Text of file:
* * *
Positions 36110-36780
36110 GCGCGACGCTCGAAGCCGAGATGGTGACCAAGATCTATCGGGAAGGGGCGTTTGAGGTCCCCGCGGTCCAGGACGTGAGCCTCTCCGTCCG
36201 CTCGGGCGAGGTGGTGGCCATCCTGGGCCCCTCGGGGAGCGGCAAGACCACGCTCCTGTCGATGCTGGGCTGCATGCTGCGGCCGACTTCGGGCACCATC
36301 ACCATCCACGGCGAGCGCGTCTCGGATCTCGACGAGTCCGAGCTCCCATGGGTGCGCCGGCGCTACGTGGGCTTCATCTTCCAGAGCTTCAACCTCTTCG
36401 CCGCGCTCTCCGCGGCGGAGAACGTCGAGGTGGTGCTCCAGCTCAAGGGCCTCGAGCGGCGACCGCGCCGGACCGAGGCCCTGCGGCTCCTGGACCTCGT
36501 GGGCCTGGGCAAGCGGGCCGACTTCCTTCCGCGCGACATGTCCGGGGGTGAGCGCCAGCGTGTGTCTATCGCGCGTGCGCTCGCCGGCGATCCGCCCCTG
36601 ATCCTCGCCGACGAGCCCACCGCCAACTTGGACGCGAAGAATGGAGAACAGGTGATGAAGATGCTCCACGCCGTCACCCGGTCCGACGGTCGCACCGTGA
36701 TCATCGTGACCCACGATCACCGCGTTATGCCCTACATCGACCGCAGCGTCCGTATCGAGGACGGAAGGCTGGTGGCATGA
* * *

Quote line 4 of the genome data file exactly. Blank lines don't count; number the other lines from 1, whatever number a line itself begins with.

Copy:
36301 ACCATCCACGGCGAGCGCGTCTCGGATCTCGACGAGTCCGAGCTCCCATGGGTGCGCCGGCGCTACGTGGGCTTCATCTTCCAGAGCTTCAACCTCTTCG